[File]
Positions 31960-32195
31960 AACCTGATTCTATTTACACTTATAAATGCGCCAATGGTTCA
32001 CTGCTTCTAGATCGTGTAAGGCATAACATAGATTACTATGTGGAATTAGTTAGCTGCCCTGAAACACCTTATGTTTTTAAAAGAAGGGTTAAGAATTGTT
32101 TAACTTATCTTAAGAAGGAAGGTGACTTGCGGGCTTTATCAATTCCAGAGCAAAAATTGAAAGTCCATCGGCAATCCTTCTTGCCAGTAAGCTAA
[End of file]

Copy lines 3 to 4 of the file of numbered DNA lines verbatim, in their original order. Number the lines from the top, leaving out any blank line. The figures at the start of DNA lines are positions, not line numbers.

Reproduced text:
32001 CTGCTTCTAGATCGTGTAAGGCATAACATAGATTACTATGTGGAATTAGTTAGCTGCCCTGAAACACCTTATGTTTTTAAAAGAAGGGTTAAGAATTGTT
32101 TAACTTATCTTAAGAAGGAAGGTGACTTGCGGGCTTTATCAATTCCAGAGCAAAAATTGAAAGTCCATCGGCAATCCTTCTTGCCAGTAAGCTAA